06.27.14

Legislative Update from Senator Richard Burr

Tuesday, I joined my Senate colleagues and members from the House to discuss legislation which would address the deeply rooted problems at VA. It is now time for us, in partnership with VA, to begin to repair the damage that has resulted from the systemic failures that have undermined the trust veterans had placed in VA. Most importantly, we must ensure that veterans get the appointments they need from the doctor of their choice, provide the transparency needed to do an apples-to-apples comparison with non-VA hospitals, and start reforming the system and changing the culture to ensure no veteran ever again dies while waiting for the care they needed. Click below or visit my YouTube page to watch my opening statement.

Youtube: Senator Burr's Opening Remarks during the Veterans' Affairs Conference

Senator Coburn released a new report on the VA that is incredibly informative and adds to the narrative that some of us in the Senate have been voicing for years -- there are widespread, systemic failures that plague the Department of Veterans Affairs health care system. The culture that has developed at VA and the lack of management and accountability is simply reprehensible. I urge you to take the time to read this report - you can find it here.

This week, I joined Senator King in releasing to the public a discussion draft that would reform federal student loan repayment programs. Graduates today face a maze of federal student loan repayment programs from which to choose that often leave students confused about which programs best fits their needs. Furthermore, through years of ad hoc changes and expansions outside of Congressional authorization, little has been done to ensure taxpayers are likewise best served. The King/Burr Discussion Draft addresses these issues by consolidating many of the benefits of current repayment programs into a single simplified income-based repayment option.

Senator King and I are introducing this discussion draft instead of legislation so we can receive feedback from the public - student borrowers, our Congressional colleagues, experts in the field, or anyone else who can bring to the table thoughtful discussion on how to best help our students. I understand how daunting it can be to finish school and face the uncertainty of unemployment, on top of the anxiety of how to repay student loans. It is my hope that we will receive robust feedback in the coming months to better this draft and inform Congress as we begin Higher Education Act reauthorization efforts. Read more here.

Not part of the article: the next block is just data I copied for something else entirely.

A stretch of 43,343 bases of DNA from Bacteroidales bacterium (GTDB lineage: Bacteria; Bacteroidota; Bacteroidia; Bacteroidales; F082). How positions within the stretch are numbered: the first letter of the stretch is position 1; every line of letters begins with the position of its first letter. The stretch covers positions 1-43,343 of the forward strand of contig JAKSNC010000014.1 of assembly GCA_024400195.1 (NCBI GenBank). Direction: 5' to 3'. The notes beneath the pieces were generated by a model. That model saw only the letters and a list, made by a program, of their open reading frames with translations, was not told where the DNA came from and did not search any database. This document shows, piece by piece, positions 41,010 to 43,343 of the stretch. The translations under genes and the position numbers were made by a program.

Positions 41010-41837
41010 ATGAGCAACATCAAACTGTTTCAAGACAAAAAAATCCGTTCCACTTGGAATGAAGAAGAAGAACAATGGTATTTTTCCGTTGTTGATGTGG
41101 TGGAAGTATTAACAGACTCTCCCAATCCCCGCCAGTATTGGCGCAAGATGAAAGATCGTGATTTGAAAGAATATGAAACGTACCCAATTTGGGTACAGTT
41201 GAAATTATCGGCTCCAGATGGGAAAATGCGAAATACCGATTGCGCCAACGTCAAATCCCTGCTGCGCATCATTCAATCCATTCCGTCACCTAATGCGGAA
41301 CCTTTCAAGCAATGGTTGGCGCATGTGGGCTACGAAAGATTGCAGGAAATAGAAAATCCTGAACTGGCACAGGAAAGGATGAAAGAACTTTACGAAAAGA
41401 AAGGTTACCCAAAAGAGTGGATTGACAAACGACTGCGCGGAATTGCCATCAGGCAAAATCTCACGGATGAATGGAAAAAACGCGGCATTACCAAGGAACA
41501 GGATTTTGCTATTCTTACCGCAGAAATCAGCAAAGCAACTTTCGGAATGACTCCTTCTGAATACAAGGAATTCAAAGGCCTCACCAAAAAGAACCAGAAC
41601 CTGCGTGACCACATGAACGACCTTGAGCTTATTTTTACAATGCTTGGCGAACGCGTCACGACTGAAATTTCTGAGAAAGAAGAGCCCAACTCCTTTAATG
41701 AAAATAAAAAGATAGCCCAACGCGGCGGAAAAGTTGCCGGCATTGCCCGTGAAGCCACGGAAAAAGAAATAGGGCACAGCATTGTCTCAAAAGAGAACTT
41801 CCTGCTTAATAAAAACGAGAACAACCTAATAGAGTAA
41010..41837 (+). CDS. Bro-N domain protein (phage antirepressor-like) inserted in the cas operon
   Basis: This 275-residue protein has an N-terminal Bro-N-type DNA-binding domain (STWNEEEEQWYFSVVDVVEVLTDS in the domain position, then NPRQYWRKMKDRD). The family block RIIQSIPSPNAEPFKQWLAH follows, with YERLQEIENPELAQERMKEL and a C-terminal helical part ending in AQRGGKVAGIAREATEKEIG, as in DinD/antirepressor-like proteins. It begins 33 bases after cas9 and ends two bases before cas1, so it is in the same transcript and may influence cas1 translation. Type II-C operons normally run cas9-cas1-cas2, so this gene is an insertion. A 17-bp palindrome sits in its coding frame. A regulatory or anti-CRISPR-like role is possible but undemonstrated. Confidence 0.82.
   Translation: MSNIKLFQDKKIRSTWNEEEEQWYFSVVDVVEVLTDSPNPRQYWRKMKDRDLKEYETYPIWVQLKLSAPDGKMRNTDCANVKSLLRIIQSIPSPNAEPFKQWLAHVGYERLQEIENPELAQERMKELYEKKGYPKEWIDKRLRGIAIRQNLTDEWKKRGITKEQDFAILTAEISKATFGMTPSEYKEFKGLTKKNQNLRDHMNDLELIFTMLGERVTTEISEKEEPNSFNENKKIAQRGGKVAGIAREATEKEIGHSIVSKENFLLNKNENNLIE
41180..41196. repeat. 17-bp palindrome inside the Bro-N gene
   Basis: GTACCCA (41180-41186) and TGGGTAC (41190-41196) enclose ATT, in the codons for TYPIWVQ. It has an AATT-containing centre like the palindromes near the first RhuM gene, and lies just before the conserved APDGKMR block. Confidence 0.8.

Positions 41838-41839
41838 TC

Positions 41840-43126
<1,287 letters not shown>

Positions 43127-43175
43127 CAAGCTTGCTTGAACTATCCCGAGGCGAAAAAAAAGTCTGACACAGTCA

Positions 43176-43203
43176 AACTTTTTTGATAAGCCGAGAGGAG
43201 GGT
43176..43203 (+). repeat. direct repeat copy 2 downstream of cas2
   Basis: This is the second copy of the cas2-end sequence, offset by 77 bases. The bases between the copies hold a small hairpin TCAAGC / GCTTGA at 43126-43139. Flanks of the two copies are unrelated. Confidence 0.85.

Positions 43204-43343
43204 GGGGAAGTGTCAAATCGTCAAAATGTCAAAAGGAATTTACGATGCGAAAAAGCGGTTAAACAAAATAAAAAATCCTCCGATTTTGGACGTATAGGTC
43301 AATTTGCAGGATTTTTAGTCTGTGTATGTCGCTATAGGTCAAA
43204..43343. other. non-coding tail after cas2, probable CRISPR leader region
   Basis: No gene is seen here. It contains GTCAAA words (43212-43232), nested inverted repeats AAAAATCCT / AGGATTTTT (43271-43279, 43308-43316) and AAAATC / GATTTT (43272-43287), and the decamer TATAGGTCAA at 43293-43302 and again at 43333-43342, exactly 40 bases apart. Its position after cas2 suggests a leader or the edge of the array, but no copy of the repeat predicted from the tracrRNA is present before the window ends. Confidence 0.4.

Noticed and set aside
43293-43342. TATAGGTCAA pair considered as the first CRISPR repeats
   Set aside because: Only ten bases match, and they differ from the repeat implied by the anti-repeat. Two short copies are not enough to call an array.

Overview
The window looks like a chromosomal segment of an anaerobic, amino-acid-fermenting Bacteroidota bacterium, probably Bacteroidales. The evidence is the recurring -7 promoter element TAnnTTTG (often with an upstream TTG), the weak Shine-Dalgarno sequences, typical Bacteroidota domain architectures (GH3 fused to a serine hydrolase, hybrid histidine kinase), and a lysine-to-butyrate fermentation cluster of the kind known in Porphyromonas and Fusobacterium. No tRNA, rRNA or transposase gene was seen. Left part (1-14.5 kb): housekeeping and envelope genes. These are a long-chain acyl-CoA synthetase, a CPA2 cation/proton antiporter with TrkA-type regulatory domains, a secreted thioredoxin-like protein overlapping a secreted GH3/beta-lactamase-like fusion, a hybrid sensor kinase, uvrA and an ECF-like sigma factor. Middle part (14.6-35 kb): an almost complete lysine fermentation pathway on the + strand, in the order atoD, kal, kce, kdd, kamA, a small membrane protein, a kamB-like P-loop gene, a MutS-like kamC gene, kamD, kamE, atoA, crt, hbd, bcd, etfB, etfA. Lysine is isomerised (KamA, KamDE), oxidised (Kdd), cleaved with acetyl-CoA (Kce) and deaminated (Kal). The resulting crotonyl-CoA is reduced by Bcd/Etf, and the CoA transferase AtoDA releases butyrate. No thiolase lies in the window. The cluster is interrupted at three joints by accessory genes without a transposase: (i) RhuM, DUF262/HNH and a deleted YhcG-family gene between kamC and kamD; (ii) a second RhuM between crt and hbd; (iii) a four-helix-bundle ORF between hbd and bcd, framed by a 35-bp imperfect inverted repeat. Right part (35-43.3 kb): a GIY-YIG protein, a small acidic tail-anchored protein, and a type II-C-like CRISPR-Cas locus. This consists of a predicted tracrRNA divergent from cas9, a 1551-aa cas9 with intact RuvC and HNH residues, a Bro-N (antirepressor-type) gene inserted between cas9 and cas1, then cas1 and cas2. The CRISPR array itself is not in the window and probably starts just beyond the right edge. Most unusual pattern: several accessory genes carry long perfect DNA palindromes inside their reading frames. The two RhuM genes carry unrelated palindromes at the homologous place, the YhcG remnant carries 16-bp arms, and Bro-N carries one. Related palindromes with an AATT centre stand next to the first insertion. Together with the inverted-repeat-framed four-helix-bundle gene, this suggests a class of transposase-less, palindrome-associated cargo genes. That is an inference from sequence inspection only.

During the past couple of weeks, more information about the IRS scandal has come to light, including the "missing" emails from Lois Lerner and the targeting of a United States Senator by the IRS. I joined the rest of the Finance Committee Republicans in writing several letters this week to Attorney General Eric Holder, Treasury Secretary Jack Lew, and Federal Election Commission (FEC) Commissioner Lee E. Goodman.

We wrote "[a]s Republican members of the Finance Committee, we are determined to get to the bottom of what happened at the IRS and why it happened. To date, the Committee's investigation has largely consisted of evaluating information provided by the IRS. Unfortunately, following the IRS' recent pattern of misleading the Committee and failing to provide accurate and timely information, we now need to look outside of the IRS."

You can read the letter to Department of Justice here, the letter to Treasury here, and the letter to FEC is here.

Finally, this week I joined HELP Committee Senators Harkin, Alexander, and Casey in a letter to the CDC pressing them for details about possible anthrax exposure at a CDC lab. In our letter we expressed "serious concerns and questions with respect to the protocols and procedures that were followed at the biosafety labs" and were also concerned that the Committee, which oversees the CDC and biomedical research, was not informed promptly of the incident. You can read the full text of the letter here.